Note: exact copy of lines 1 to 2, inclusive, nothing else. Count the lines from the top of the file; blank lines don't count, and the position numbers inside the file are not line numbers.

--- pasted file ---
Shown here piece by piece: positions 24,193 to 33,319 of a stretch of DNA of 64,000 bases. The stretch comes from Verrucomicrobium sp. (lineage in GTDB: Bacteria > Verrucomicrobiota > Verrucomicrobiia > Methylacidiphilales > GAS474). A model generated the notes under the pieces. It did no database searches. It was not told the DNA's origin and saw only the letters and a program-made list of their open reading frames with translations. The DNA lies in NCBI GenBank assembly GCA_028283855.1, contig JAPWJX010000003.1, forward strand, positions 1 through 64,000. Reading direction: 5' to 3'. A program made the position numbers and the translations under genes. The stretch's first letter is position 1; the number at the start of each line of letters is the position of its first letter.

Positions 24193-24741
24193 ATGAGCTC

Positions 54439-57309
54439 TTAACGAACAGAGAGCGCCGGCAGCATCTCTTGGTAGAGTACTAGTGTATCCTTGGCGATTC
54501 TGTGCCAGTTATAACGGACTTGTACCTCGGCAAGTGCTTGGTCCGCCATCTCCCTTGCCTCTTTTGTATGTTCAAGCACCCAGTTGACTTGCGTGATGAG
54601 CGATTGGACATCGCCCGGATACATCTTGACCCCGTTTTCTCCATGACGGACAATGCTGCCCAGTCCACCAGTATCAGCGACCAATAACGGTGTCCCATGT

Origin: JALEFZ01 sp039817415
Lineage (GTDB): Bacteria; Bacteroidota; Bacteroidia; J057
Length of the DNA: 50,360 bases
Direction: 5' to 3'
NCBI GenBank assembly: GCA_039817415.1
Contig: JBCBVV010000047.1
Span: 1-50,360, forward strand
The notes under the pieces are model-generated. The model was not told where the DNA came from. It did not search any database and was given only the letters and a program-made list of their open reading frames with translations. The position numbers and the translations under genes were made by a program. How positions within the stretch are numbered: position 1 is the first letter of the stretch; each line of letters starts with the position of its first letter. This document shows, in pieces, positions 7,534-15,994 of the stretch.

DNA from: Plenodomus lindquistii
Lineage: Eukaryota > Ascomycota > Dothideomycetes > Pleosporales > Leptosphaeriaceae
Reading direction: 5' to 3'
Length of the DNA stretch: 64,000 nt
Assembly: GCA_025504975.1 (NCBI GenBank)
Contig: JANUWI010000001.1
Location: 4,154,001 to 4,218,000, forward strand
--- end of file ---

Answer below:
Shown here piece by piece: positions 24,193 to 33,319 of a stretch of DNA of 64,000 bases. The stretch comes from Verrucomicrobium sp. (lineage in GTDB: Bacteria > Verrucomicrobiota > Verrucomicrobiia > Methylacidiphilales > GAS474). A model generated the notes under the pieces. It did no database searches. It was not told the DNA's origin and saw only the letters and a program-made list of their open reading frames with translations. The DNA lies in NCBI GenBank assembly GCA_028283855.1, contig JAPWJX010000003.1, forward strand, positions 1 through 64,000. Reading direction: 5' to 3'. A program made the position numbers and the translations under genes. The stretch's first letter is position 1; the number at the start of each line of letters is the position of its first letter.

Positions 24193-24741